• The first param is the client id for the editor that triggered the behavior. This client Id doesn't represent the same as a connection id (ref previous blog post). Many editors may share the same connection !
  • The second param is the command (our groovy client will of course support many different commands, this is one of them)
  • The third and last parameter is our info. The code is the essential bit, but some of the meta information, like line info comes in handy when handling the response later on

The actual groovy evaluation

Command dispatch

ltClient.withStreams { input, output ->
  try {
    input.eachLine { line ->
    def (currentClientId, command, data) = new JsonSlurper().parseText(line)
    switch (command) {
    case "client.close":
    case "editor.eval.groovy":
      evalGroovy(data, currentClientId)
     log "Invalid command: $command"
  // ...


We parse any lines received from Light Table and based on the command received invokes the appropriate handler. In this case evalGroovy.

Eval groovy

private void evalGroovy(data, currentClientId) {
  def evalResult = scriptExecutor.execute(data.code)

  def resultParams = [meta: data.meta]
  if (evalResult.out) {
    resultParams << [out: evalResult.out]
  if(evalResult.exprValues) {
    resultParams << [result: convertToClientVals(evalResult.exprValues)]

  if (!evalResult.err) {
    data = [currentClientId?.toInteger(), "groovy.res", resultParams]
  } else {
    data = [currentClientId?.toInteger(), "groovy.err", [ex: evalResult.err] + resultParams]
  sendData data

The first and most significant line is where we evaluate the groovy code received. This post would be too long if we went into all the details of what it does, but here's a high-level summary:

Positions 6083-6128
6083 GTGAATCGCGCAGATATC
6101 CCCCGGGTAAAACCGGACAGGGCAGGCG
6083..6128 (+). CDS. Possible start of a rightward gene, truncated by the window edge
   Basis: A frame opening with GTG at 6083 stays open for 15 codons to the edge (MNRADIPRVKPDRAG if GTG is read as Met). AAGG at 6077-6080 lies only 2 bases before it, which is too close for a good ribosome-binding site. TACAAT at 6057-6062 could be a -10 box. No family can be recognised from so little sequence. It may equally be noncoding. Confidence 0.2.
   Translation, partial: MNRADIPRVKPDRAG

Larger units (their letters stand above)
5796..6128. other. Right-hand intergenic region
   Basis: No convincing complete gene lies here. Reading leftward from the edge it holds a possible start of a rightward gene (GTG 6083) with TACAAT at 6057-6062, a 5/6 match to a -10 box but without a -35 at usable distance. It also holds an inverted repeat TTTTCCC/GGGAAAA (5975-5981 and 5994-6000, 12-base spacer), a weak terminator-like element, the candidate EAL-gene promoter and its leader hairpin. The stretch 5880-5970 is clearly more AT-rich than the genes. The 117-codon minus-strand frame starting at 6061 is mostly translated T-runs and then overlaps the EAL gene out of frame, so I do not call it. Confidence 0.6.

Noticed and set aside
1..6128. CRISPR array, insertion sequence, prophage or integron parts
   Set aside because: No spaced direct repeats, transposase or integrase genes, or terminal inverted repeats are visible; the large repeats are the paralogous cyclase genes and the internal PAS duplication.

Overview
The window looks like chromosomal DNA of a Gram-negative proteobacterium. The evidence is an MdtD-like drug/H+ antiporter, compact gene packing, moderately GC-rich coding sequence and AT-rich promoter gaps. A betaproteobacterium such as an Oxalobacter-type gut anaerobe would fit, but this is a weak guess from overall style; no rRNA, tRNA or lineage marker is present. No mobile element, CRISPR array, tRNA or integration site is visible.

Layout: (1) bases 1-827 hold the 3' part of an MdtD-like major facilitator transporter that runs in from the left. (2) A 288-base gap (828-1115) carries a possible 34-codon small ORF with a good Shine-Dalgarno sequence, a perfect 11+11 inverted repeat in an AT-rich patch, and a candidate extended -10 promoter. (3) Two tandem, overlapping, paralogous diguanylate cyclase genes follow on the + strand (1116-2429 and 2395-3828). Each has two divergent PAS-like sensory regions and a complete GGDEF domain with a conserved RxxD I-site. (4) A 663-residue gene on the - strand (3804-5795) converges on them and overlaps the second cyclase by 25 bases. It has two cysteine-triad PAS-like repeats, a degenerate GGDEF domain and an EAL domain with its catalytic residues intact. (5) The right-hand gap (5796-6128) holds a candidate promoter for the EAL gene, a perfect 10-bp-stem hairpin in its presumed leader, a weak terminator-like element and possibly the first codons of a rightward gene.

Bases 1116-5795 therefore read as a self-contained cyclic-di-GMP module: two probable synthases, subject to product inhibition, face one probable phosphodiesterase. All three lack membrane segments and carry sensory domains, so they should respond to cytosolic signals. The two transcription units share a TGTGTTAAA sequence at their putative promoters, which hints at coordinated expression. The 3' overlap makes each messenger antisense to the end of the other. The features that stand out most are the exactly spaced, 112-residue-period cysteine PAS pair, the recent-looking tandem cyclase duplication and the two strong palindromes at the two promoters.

• We basically create a GroovyShell and compile our code to a script. Normally that would just compile a Script class. However we  wish to collect a lot more information than you typically would get from default groovy script execution. So we do an AST transformation on the script class and add a custom abstract script class as a base class for the compiled script class.  This allows us to inject behavior and wrap statement execution (all compiled into the script for optimal performance).  That way we are able to collect information about values for most types of statements. We collect line number and value (each line could end up having many values :-) )
  • We run the script (capturing system.out and system.err). 
  • The function returns:
    • Anything written to standard out (println etc)
    • Errors if any and line number for error where possible
    • A list for of maps with line number and value(s)  

Most of the AST stuff is not something I've written. It's been contributed by Jim White after I posted a question on the groovy-user mailing list. I asked for advice on which way to proceed and the response from the groovy community was awesome. Jim in particular was more than eager to contribute to the plugin. OpenSource rocks ! So when I say we, I sometimes mean we literally.

Anyways, based on the results of the script execution we notify Light Table to trigger either a ":groovy.res" behavior or a "groovy.err" behavior.

The json response for sendData for a successful execution might look something like:


Handling the evaluation results in Light Table

(defn notify-of-results [editor res]
  (doseq [ln (:result res)]
    (let [lineNo (+ (:line ln) (-> res :meta :start) -1)]
      (object/raise editor :editor.result (clojure.string/join " " (:values ln)) {:line lineNo :start-line lineNo}))))